Fall gardening chores don’t have to be a chore! In this episode I’ll share ways that you can minimize your garden cleanup while helping the beneficial insects that live in your yard. Plus, I share advice on weeding and mulching, the importance of enriching your garden soil in the fall, dividing perennial flowers, and my favorite fall garden activity, planting garlic!
Listen to Fall Gardening Chores Made Easy
Put Out the Welcome Mat!
Let’s try something new this fall… let’s not rake up every last leaf all and cut back all the flower stems. Let’s get a little wild… in fact, let’s re-wild a section of our garden and invite the beneficial insects and native to nest and overwinter in our yards. It can be as simple as leaving the fallen leaves lay in a garden bed or creating a rock or brush pile in an inconspicuous corner of your yard. Most beneficial insects don’t migrate, so invite them to overwinter and live in your garden this year! For more information read: Nesting and Overwintering Habitats for Beneficial Insects from the Xerces Society.
Enriching the Soil in Fall
Your garden’s soil is the very foundation upon which everything else is built – without healthy soil, you simply won’t be able to grow healthy plants. After a long growing season of sustaining your garden’s plants, the soil can become depleted of essential nutrients. By adding organic matter back to the soil, you are replenishing those nutrients.
Compost, rotten manure, and leaf mold will feed the organisms in your soil all winter, and as this material is broken, down nutrients are returned back to the soil. Another way to enrich you soil is to “chop and drop” spent plant material. If the plant material is disease-free, instead of pulling the plants out of the ground and composting them, cut them off at the ground level, leave the roots in place and allow the plant material to drop and become mulch over the winter.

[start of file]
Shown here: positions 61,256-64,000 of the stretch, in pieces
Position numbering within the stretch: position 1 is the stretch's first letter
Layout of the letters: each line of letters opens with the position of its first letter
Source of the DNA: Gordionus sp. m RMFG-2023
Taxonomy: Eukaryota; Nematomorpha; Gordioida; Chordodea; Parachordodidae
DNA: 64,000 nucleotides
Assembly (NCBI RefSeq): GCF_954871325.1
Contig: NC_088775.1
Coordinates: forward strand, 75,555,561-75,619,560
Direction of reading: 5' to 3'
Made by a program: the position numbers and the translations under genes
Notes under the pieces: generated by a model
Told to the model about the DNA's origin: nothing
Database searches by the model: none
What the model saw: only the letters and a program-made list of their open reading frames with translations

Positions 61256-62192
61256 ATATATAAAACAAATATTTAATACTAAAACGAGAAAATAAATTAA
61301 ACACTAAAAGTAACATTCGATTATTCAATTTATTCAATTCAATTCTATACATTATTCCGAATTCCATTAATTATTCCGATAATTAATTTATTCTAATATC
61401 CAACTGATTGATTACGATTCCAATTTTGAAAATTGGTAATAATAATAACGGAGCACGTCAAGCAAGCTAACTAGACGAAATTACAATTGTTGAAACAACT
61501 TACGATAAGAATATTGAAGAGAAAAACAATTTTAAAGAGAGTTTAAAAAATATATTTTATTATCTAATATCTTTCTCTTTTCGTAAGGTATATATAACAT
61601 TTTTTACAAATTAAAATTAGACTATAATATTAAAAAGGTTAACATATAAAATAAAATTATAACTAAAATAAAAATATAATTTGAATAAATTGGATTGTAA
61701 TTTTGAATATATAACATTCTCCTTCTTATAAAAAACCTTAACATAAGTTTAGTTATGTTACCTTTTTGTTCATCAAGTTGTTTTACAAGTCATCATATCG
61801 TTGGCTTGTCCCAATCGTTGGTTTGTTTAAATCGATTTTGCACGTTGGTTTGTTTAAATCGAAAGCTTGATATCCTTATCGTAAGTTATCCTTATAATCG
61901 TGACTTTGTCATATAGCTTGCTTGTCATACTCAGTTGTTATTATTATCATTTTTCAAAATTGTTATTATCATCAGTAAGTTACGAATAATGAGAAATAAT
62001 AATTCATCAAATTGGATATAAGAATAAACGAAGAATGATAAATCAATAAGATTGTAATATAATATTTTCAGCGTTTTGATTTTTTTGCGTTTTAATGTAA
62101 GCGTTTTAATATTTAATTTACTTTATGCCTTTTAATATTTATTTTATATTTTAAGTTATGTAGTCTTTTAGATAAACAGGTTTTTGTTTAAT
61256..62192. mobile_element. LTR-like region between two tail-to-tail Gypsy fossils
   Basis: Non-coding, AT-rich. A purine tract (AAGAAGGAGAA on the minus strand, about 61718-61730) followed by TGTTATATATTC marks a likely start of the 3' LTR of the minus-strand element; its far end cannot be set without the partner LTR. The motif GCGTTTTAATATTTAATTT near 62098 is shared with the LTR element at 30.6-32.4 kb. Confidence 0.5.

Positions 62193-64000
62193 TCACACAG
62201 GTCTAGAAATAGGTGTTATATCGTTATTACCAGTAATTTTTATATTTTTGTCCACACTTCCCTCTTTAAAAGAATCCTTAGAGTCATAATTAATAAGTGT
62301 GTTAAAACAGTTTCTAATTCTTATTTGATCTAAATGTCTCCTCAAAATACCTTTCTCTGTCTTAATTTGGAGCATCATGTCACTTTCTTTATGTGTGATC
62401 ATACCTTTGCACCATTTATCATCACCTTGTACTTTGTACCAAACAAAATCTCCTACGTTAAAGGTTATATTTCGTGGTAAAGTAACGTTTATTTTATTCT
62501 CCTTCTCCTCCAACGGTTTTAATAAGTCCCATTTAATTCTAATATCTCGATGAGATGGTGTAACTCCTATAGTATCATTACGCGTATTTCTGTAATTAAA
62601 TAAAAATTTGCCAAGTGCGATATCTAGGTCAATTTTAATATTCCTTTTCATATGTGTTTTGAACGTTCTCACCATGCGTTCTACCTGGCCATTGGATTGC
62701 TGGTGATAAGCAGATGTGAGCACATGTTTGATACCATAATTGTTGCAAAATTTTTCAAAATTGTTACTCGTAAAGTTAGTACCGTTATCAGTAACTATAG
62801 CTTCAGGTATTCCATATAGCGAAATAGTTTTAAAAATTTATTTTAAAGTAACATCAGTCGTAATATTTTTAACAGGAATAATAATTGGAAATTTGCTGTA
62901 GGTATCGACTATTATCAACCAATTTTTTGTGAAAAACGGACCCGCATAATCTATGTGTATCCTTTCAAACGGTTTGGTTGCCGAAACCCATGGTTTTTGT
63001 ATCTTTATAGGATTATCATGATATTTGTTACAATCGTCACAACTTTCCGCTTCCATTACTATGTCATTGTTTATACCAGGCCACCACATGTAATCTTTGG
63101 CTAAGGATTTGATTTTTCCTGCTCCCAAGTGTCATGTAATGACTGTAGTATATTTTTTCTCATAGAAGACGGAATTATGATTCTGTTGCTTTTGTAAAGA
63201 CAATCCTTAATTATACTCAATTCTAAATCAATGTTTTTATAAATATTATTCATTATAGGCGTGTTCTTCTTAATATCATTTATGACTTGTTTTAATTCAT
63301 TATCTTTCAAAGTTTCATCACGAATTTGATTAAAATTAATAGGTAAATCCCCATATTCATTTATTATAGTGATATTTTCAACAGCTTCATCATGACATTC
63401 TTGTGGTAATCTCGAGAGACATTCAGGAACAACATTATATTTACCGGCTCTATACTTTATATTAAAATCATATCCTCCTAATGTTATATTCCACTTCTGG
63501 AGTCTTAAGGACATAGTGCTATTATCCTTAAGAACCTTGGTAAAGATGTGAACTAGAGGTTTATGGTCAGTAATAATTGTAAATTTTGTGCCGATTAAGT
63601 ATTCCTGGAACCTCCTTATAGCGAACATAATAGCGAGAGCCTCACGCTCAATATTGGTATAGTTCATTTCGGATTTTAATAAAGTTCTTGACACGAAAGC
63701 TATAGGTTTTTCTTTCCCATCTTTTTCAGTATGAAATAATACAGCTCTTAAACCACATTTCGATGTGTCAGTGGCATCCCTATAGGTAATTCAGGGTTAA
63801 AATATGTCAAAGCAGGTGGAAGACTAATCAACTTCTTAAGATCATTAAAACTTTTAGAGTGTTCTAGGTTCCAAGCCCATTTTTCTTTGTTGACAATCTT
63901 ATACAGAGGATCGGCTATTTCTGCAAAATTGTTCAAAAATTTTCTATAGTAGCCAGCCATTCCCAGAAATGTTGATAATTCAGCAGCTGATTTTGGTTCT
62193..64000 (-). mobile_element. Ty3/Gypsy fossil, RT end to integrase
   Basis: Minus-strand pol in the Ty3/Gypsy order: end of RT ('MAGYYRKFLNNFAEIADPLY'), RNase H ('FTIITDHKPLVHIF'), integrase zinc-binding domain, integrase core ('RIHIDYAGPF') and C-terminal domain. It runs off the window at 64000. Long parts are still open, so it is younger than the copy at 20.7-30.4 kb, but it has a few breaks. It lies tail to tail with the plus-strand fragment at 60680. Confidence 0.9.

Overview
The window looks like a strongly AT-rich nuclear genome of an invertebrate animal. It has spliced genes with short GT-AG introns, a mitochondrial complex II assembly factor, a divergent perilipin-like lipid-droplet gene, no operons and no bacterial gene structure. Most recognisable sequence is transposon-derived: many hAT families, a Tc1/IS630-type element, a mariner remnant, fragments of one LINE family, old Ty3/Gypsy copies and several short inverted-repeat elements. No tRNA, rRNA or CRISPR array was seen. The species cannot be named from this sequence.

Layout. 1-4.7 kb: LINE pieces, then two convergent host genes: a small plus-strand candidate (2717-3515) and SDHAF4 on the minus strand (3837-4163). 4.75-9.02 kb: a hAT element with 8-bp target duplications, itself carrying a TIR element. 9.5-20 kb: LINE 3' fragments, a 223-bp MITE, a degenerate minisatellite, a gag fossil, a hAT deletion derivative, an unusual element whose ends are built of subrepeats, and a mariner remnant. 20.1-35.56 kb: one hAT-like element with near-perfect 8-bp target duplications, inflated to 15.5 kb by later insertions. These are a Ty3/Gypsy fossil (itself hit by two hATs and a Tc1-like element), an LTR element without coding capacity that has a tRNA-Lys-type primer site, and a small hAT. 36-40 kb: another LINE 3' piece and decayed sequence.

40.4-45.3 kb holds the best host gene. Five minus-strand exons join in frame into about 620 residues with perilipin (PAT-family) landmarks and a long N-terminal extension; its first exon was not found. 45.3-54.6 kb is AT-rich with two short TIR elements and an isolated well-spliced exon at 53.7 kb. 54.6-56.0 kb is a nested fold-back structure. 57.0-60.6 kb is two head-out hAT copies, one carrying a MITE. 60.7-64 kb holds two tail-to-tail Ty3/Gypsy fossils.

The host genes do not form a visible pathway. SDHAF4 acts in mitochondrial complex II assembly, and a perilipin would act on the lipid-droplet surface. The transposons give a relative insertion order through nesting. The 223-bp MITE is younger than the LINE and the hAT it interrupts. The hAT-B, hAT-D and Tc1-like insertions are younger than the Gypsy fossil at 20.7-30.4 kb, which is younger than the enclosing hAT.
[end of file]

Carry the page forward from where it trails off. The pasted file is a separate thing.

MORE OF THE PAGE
Read more about the benefits of adding compost to your garden in fall: Compost in the Fall Garden: Why It’s Important.
Fall is for Garlic!
Nothing compares to the freshness and pungent flavor of home-grown garlic! Once you experience just how incredibly fresh and juicy garlic tastes when it’s grown in your own garden, you’ll never want to buy garlic from the grocery store again. Promise!
Garlic is one of the easiest vegetable crops to grow too. It’s planted in the fall (typically) and harvested the following summer — usually in July. To learn more about the best types to grow for your area, along with planting and harvesting tips, and a few recipes, check out my Growing Garlic Series on my blog. If you’re looking for a source for certified organic seed garlic for planting, please visit Mountain Valley Organics.